The pro-life case for contraception.

Science, technology, and life.
Sept. 30 2006 8:07 AM

Where the Rubber Meets Roe

The pro-life case for contraception.

The issue that never changes is finally changing.

If you're one of the millions of Americans who don't like abortion but also don't like the idea of banning it, good news is on the way. In the last three weeks, two bills have been filed in the House of Representatives. Without banning a single procedure, they aim to significantly lower the rate of abortions performed in this country. Voluntary reduction, not criminalization or moral silence, is the new approach.

William Saletan William Saletan

Will Saletan writes about politics, science, technology, and other stuff for Slate. He’s the author of Bearing Right.

Advertisement

How do you stop abortions without restricting them? One way is to persuade women to complete their pregnancies instead of terminating them. The other is to prevent unintended pregnancies in the first place. And there's the rub—or, in this case, the rubber. The two House bills used to be one proposal, backed by an alliance of pro-life lawmakers and organizations. The alliance split because one faction wanted to fund contraception and the other didn't.

In short, the good news is that we no longer have to fight about abortion. The bad news is that we're now fighting about contraception. The old question was abortion as birth control. The new question is abortion or birth control. To lower the abortion rate, we need more contraception. And that means confronting politicians who stand in the way.

In the last two years, Hillary Clinton, NARAL Pro-Choice America, and many pro-choice House Democrats have conceded that abortion is tragic and that its frequency must be reduced. Third Way, a progressive think tank, has pushed hard in this direction.

Meanwhile, Democrats for Life of America, which has eight members of Congress on its advisory board and works with 30 more, has devised a plan to cut the abortion rate by 95 percent "by helping and supporting pregnant women." Rep. Tim Ryan, D-Ohio, was set to lead the charge.

Then Ryan looked at the data and realized that to get anywhere near their target, he and his pro-life colleagues would have to provide more birth control. That's when the squirming began.

Some of Ryan's allies worried that morning-after pills might prevent embryos from implanting, so he omitted such pills from his bill. They opposed requiring private insurers to offer contraceptive coverage, so he took that out, too. They complained that other pregnancy-prevention bills hadn't emphasized abortion reduction, so he put abortion reduction in the title. They wanted sex education programs to emphasize abstinence; they got it. The only troublesome thing left in the bill was birth control.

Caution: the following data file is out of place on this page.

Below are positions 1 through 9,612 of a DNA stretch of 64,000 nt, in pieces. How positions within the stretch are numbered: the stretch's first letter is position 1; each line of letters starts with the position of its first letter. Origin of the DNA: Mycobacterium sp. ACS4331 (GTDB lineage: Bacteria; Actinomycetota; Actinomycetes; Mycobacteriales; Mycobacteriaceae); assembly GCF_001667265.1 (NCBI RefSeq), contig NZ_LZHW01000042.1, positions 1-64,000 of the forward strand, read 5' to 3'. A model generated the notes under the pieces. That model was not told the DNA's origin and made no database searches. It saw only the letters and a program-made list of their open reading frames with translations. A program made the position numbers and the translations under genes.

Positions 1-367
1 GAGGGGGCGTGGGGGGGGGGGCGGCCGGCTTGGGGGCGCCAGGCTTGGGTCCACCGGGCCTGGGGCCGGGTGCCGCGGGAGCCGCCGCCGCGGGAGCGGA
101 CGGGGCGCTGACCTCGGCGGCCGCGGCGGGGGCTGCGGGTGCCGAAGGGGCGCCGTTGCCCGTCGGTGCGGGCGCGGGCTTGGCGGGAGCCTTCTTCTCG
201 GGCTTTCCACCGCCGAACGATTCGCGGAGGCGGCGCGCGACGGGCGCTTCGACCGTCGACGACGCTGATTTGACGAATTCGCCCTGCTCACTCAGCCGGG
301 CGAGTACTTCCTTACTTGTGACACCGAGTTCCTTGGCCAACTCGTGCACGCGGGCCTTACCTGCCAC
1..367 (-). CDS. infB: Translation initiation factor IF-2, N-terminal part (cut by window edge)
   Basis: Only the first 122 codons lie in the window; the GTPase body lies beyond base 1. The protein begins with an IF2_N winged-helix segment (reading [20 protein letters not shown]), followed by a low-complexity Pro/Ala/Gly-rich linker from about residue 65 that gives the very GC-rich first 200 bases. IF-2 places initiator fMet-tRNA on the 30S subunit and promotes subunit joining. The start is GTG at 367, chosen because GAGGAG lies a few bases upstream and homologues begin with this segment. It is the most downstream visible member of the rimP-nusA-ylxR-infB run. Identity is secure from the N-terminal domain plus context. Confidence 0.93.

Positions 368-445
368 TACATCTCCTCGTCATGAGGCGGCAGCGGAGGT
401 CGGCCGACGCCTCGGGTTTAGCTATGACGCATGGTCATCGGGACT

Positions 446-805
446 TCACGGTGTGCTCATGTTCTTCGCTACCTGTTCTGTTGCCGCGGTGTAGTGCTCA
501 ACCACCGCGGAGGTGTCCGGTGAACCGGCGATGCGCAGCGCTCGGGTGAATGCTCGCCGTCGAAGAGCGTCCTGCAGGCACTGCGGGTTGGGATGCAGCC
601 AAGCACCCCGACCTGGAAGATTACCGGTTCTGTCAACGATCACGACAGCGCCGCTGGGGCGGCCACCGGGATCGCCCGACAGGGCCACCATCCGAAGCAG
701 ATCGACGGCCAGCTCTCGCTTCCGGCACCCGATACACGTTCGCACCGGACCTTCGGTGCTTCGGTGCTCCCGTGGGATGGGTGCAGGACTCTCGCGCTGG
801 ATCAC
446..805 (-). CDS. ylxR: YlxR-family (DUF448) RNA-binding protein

It broke the deal. Democrats for Life abandoned Ryan and launched a contraceptive-free alternative. With it went Americans United for Life, the National Association of Evangelicals, and 13 pro-life House Democrats, led by Rep. James Oberstar, the Democratic co-chairman of the Congressional Pro-life Caucus. Ryan added his name to their bill, but they refused to add their names to his. Focus on the Family, the U.S. Conference of Catholic Bishops, Rush Limbaugh, and Rep. Chris Smith, the Republican co-chairman of the Pro-life Caucus, excoriated Ryan's bill. The Catholic Diocese of Youngstown, Ohio, based in Ryan's district, sent him a letter asking him to withdraw it.

The objectors make several arguments. They point out that birth-control pills, like morning-after pills, can block implantation of an embryo. But there's no evidence that this has ever happened. The risk is theoretical, and breast-feeding poses the same risk, so you'd have to stamp that out, too. Critics also note that many birth-control methods can fail. That's true, but it's an argument for using two methods, not zero.

TODAY IN SLATE

Medical Examiner

Here’s Where We Stand With Ebola

Even experienced international disaster responders are shocked at how bad it’s gotten.

It’s Legal for Obama to Bomb Syria Because He Says It Is

Divestment Is Fine but Mostly Symbolic. There’s a Better Way for Universities to Fight Climate Change.

I Stand With Emma Watson on Women’s Rights

Even though I know I’m going to get flak for it.

It Is Very Stupid to Compare Hope Solo to Ray Rice

Building a Better Workplace

In Defense of HR

Startups and small businesses shouldn’t skip over a human resources department.

Why Are Lighter-Skinned Latinos and Asians More Likely to Vote Republican?

How Ted Cruz and Scott Brown Misunderstand What It Means to Be an American Citizen

  News & Politics
Politics
Sept. 23 2014 12:43 PM Occupy Wall Street How can Hillary Clinton be both a limousine liberal and a Saul Alinsky radical?
  Business
Moneybox
Sept. 23 2014 12:36 PM Krispy Kreme Stuffed Half a Million Calories into One Box of Doughnuts
  Life
The Eye
Sept. 23 2014 11:33 AM High-Concept Stuff Designed to Remind People That They Don’t Need Stuff  
  Double X
The XX Factor
Sept. 23 2014 11:13 AM Why Is This Mother in Prison for Helping Her Daughter Get an Abortion?
  Slate Plus
Slate Plus
Sept. 22 2014 1:52 PM Tell Us What You Think About Slate Plus Help us improve our new membership program.
  Arts
Brow Beat
Sept. 23 2014 11:48 AM Punky Brewster, the Feminist Punk Icon Who Wasn’t
  Technology
Future Tense
Sept. 23 2014 10:51 AM Is Apple Picking a Fight With the U.S. Government? Not exactly.
  Health & Science
Bad Astronomy
Sept. 23 2014 11:00 AM Google Exec: Climate Change Deniers Are “Just Literally Lying”
  Sports
Sports Nut
Sept. 18 2014 11:42 AM Grandmaster Clash One of the most amazing feats in chess history just happened, and no one noticed.